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Comics’ Filthy Grandfather and the Woman Who Loves Him

A new show displays the work Aline Kominsky-Crumb and Robert Crumb have made over the decades of their partnership.

As a woman with a big ass, I’ve always liked Robert Crumb. Those who are familiar with Crumb’s art only in passing will know him for the big, sturdy, sexualized women he drools over in his comics. “Nice big legs!” one drawing reads, next to an arrow pointing to some nice, big legs. Crumb draws himself as a paltry little nerd, sometimes clinging to the legs of an enormous woman, his eyes hidden completely behind bottle-bottom glasses. Flecks of saliva tend to fly across the paradigmatic Crumb page.

Although he is the better known of the two, Crumb has been married for 40 years to the equally talented comics artist Aline Kominsky-Crumb. A new exhibition at David Zwirner gallery in New York City (previously on view at the Cartoonmuseum Basel) displays the work they have made together and separately over the decades of their partnership.

Key to the show is Aline & Bob, the collaborative comic that represents the scenes and stories and romances of their life together. The pair met in 1972, in the Bay area; they have lived in France since the early 1990s. The comic covers all of this. We see domestic scenes, sex scenes, banal conversations, glorious fantasies. We see them deal with French villagers, eat dinner. We see their daughter Sophie grow up. We see Sophie’s children as babies.

A number of other great comics titles are also represented at the show. Kominsky-Crumb drew for the landmark series Wimmen’s Comix, producing autobiographical material about her experience in bohemia as a young woman. The alt-anthology Weirdo, which she edited, is also here. Crumb’s famous comics Fritz the Cat, Keep on Truckin’, and Mr. Natural are also neatly laid out in the gallery’s vitrines. Bigger paintings are up on the wall.

Although there’s much they have in common, Kominsky-Crumb’s line is different from Crumb’s. Most critics describe Kominsky-Crumb’s style as cruder, less delicate. (The show’s press release calls it “more rough-hewn.”) But Crumb’s frantic cross-hatching can feel dense, crowded, somehow wet. Kominsky-Crumb’s line has a freshness and energy that make her strips feel more honest and closer to autobiography than self-mythologizing. In one comic, she narrates a breakfast spent with an elegant German couple (Kominsky-Crumb is Jewish and has complicated feelings about the Germans). The woman of the couple is lithe and perfect. Cramped down in the bottom of the frame, Kominsky-Crumb has written, “Her father wrote operas—mine sold aluminum siding.”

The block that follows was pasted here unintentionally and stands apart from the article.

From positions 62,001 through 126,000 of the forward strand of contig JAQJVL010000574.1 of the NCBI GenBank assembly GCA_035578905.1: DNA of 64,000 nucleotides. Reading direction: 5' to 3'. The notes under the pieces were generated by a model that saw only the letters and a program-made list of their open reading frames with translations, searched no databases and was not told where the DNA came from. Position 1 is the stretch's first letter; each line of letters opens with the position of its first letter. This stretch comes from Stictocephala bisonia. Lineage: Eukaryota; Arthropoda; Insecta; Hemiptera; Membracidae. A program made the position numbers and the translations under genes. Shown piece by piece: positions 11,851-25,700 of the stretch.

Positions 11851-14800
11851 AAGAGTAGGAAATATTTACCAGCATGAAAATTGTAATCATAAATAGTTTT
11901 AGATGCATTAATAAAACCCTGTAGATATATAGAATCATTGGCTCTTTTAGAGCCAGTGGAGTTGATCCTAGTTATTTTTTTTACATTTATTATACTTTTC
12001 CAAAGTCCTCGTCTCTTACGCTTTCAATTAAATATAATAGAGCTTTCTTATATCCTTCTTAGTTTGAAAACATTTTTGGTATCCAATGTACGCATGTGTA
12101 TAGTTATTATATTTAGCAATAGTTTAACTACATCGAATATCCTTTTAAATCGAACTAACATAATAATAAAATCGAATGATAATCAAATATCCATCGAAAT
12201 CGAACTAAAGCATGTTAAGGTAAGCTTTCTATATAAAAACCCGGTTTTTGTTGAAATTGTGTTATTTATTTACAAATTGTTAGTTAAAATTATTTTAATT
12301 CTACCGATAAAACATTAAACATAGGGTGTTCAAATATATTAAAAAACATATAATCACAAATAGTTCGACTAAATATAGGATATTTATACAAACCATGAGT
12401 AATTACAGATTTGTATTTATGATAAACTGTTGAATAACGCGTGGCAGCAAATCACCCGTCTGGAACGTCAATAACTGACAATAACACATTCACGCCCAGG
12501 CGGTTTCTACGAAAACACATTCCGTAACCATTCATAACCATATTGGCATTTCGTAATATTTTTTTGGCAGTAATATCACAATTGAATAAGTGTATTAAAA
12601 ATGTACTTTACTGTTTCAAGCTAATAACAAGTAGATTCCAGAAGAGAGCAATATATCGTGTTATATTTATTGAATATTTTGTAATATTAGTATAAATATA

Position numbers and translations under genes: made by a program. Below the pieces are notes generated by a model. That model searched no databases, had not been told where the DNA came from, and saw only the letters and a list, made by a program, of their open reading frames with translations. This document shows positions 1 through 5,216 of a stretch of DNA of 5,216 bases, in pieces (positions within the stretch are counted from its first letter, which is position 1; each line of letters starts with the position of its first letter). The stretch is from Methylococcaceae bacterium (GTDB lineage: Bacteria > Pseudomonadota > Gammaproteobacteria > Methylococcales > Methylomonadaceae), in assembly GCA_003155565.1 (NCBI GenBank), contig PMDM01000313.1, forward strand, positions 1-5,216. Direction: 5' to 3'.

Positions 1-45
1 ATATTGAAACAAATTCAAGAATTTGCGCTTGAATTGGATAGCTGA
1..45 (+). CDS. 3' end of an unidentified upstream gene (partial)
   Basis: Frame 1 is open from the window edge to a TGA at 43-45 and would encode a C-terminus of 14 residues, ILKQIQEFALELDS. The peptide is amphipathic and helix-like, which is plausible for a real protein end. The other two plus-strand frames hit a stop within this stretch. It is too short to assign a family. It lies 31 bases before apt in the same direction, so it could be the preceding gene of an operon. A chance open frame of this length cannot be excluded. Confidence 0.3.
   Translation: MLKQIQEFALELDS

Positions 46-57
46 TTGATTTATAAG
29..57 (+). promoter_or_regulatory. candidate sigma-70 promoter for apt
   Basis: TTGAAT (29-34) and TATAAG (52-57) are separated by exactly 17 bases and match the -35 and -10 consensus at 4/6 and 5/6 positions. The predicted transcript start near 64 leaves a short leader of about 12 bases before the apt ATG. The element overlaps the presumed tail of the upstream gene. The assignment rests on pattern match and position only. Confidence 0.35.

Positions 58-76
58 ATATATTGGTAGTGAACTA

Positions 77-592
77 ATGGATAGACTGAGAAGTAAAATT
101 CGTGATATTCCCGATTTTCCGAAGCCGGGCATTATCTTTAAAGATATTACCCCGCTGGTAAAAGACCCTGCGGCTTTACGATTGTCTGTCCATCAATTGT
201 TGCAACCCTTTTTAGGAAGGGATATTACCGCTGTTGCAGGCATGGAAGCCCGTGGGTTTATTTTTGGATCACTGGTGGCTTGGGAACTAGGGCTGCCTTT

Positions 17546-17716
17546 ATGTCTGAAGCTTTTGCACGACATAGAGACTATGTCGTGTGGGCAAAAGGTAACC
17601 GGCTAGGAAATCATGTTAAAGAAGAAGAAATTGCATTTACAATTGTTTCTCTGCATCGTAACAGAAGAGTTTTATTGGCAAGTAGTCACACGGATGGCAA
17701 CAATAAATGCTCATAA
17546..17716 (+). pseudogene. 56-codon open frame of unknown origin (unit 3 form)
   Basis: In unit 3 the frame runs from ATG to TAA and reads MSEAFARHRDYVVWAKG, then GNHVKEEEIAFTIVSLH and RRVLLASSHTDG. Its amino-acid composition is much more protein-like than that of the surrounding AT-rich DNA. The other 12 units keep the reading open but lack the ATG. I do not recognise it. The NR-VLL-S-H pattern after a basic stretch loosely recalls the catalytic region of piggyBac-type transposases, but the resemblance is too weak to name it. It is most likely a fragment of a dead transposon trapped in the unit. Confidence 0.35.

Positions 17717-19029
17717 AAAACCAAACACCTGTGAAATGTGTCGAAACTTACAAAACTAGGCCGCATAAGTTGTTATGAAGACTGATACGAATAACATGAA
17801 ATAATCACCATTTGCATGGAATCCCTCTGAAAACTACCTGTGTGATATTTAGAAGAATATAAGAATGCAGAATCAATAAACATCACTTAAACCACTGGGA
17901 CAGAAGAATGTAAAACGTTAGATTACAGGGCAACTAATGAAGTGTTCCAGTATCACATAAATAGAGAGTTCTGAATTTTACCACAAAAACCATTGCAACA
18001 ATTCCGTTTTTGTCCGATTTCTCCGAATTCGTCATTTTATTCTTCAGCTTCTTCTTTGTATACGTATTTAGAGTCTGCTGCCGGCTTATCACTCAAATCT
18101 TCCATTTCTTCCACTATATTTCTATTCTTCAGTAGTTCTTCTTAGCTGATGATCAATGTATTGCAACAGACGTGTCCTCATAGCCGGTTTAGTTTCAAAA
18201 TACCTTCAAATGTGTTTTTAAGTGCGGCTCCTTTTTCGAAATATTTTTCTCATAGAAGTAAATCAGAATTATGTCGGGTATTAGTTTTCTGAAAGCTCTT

There are some problems intrinsic to showing comics in galleries. A comic should be held in the hands. The pages should turn and the object should sit on a table or in the lap. The intimate nature of Crumb and Kominsky-Crumb’s work makes it an odd fit for a bright white wall in Manhattan’s Chelsea. It was a little embarrassing to make eye contact with a cute fellow gallery-goer after looking at those butt drawings. The domestic stuff feels weird here. Kominsky-Crumb finds a decapitated bat head on the staircase at home in one panel. She can’t decide what to do with it. I wanted to cradle the page, own it.

But the David Zwirner gallery (the show is at the 19th Street location) is a big and warm space, made of interconnected generous rooms. There is nothing uppity or unwelcoming about the gallery, which makes it the right home for this show. The humanity and the vulnerability in this portrait of a marriage make the show high art, anyway. Kominsky-Crumb draws and draws and draws her body as the years pass. The couple draw each other’s bodies, draw each other seeing each other’s bodies, draw each other thinking about their own bodies while touching each other. The pages are flat on the wall but they are of many dimensions.

Best of all, perhaps, this exhibition lets the viewer see out of the eyes of one of Crumb’s women. The Crumb woman, maybe. Crumb’s comics are, to be frank, kind of sexist. He has also at times used racist imagery in his comics, to satirical but nonetheless unpleasant effect. The goddesses he manufactures are powerful but they’re not human. They’re iron buttocks, straining shirts. But Kominsky-Crumb is a person, and she draws through the experience of being desired by and desiring Robert Crumb. In this sense, the show is engaging and delightful but also, in a mutual kind of way, redemptive.

Aline Kominsky-Crumb & R. Crumb: Drawn Together is on display from January 12 to February 18, 2017, at David Zwirner.